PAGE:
Did Derrick Rose retain his spot as the #1 point guard in the NBA?
Over the course of the last five years or so, the NBA has seen an influx of extraordinary talent at the point guard position. As the position has transitioned from the pass-first generation of the 1980's and into the 1990's, now point guards are increasingly able to not only run an offense, but also get their own shot consistently and be dynamic in a variety of different ways.
Some fans and observers have embraced this change while others have resisted. For the most part, the Magic Johnsons and John Stocktons of the world developed into Stephon Marbury, Allen Iverson and Steve Francis in the late 90's and early 2000's. Now, a combination of the two has been born led by double threats Deron Williams, Chris Paul and Tony Parker.
What makes a point guard elite or most effective at their position? Is it the most talented guard that can do everything and just happens to be 6’5" or below with a great handle on the basketball? Is it a player that can run an offense best and get his teammates into the right spots for the offense to run efficiently and the ball find the right spots?
Is it a shorter player under 6’4" or 6’5" that is ultra quick and can break down a defense to create shots for himself or others? Is it a shorter player that can shoot? Someone who makes the best decisions both on the break and in the half court? Or, is it a combination of all of these factors?
There has been a lot of debate as the new age crosses over with the traditional as to what the right answer is to this question. No one gets caught in the crossfire more than Russell Westbrook. Westbrook has been highly discussed and criticized because although he has great point guard size at 6’3", extraordinary quickness and athleticism, a great ability to finish at the rim and an adequate jump shot, he struggles with decision making and shot selection which often leads to heavy criticism despite his high productivity on the offensive end.
It’s clear that based on the controversy surrounding his play at the point guard position on a championship caliber team that there still is a lot of debate about how the point guard should be played at a high level.
With that said, who are the best five point guards in the NBA this year? I think that the top five should be fairly stable with few exceptions in terms of who should be put up there, assuming you are not ready to crown young players like Kyrie Irving yet. With that said, the order in which one ranks these five players is very debatable.
Given all the criteria above, I have rated the point guards based on how well they play the position. In other words, this is not a question of who is the best basketball player at the point guard position or who is the most overall skilled, but instead, who plays the point guard position the best.
In my opinion, a good point guard helps facilitate the offense he leads at a high level, makes proper basketball decisions with the ball, is a threat to score both as a slasher and a shooter and can defend his position adequately.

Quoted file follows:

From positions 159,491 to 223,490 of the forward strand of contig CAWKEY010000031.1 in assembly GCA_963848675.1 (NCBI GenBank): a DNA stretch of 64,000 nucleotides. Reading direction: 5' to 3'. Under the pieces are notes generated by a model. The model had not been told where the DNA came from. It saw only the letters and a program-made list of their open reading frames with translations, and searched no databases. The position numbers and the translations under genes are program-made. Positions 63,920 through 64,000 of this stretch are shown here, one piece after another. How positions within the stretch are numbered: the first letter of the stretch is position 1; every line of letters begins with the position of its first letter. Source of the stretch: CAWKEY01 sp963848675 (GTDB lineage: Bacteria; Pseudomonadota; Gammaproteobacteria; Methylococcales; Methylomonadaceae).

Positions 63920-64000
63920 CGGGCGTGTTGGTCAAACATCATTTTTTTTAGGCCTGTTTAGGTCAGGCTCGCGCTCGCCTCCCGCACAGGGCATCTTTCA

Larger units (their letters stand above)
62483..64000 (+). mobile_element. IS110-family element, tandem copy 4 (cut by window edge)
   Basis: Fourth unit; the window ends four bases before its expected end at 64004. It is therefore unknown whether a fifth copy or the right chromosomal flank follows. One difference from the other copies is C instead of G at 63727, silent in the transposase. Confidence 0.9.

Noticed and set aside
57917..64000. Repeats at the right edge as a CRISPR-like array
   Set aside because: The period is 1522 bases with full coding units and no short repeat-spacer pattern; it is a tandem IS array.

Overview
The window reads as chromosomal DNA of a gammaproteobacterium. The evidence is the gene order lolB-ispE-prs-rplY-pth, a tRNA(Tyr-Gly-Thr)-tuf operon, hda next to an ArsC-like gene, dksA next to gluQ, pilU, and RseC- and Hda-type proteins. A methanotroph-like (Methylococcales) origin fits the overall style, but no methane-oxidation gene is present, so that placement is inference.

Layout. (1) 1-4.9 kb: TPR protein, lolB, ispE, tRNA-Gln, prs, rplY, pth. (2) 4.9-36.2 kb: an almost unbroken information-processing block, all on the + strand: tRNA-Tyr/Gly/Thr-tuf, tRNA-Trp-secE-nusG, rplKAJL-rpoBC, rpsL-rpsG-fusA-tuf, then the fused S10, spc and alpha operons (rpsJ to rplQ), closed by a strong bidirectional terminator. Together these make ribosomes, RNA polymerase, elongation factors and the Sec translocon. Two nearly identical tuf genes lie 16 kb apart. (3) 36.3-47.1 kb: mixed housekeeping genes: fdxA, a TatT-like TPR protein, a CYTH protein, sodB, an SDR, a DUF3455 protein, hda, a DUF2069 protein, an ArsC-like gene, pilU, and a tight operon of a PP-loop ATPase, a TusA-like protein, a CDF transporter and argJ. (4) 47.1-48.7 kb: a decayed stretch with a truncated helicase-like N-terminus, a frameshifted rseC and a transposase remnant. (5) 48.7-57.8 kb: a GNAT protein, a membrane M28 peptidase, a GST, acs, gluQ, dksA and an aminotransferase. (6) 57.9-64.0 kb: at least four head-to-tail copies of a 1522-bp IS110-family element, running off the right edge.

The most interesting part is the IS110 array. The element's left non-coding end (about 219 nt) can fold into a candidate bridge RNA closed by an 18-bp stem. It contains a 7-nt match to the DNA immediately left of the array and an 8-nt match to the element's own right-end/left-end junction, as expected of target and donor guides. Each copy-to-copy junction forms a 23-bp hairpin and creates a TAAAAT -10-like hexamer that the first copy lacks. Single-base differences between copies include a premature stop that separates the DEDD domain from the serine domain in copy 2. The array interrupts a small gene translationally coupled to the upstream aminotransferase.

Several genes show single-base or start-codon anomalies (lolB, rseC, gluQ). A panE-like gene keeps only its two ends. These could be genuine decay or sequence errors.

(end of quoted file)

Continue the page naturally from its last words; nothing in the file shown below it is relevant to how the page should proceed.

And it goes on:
With that said, here are the top five:
Parker's great 2011-12 season has propelled him to the top five
Tony Parker slips into the top five mostly based on how well he played this year. It’s debatable on whether or not he’s a better point guard overall than one of the honorable mentions, and I’m pretty sure that person is a better basketball player at his best, but based on how Parker played at an MVP level this season and led the way on arguably the best team in the NBA for most of the season, he earned a spot in the top five.
Parker is not your prototypical point guard in terms of racking up a bunch of assists and making other players better, but since the Spurs run a lot of pick-and-roll, and he is absolutely lethal in the league’s biggest staple, that definitely counts for something.
Thanks to his quickness and ability to penetrate into the defense and finish, combined with his willingness to find the roll man when the defense dictates it or find open players in the corners when the defense rotates, Parker is as dangerous a player in the pick-and-roll as there is.
This season he averaged 18.3 points per game and 7.7 assists per game (which was a career high for him) He has never been a huge scorer, nor has he ever taken a lot of shots, but there is no question that he is a nightmare to guard due to his quickness, ability to play effectively in the pick-and-roll, and balanced scoring.
He finishes as well as anyone in the league below the rim with floaters and at the basket and can consistently hit a jump shot. This typically results in him shooting around 50 percent year in and year out, which is very good for a point guard. Parker is definitely an elite point guard in this league.
Westbrook's point guard skills are much to be desired, but his ability makes up for a lot of his deficiencies and help him still qualify for elite.
As mentioned before, whenever there are discussions about how the point guard position should or should not be played, that discussion usually will include some analysis about how Russell Westbrook plays it.
There is no denying his talent. He is 6’3" and can get to the rim with ease, and play above the rim when he gets there thanks to his extraordinary quickness and athleticism. He is a nightmare in the open court from basket to basket because of his aggressive, attacking nature, and he can be a willing passer at times given his decent assist numbers (5.5 APG)
The big problem with Westbrook is his decision making and ability to run an offense efficiently. These are key parts of the point guard job description, so it’s often hard for many to accept him as an elite point guard.
He plays with one of the top two or three players in the league in Kevin Durant, and often does not know well enough to get him the ball when he’s hot, which is highly problematic. It does not help that he compliments that with taking bad shots consistently and turning the ball over typically at a high rate.
Despite those questions about him, he still is a nightmare to guard for the opposing team. More in the mold of Iverson, Francis and Marbury, he is going to likely outplay whoever is matched up against him at the point guard position. He is pretty close to unguardable and can, at times, carry a team.
He is very hard to game-plan against because he will collapse your defense and likely get your bigs and whoever is guarding him into foul trouble. Those are key advantages for a team to have, and they cannot be ignored.
This contradicts my definition a bit, but based on how he played this year, he has earned a spot in the elite because he is likely to ensure his team a matchup victory night in and night out and create a lot of baskets for himself and his teammates.
CP3 is a game changing point guard
Chris Paul could conceivably go as high as No. 1, and some would say that he does not make this list. However, as Team USA’s co-captain and likely starting point guard, it’s hard to say that anyone definitively plays the position better than Chris Paul.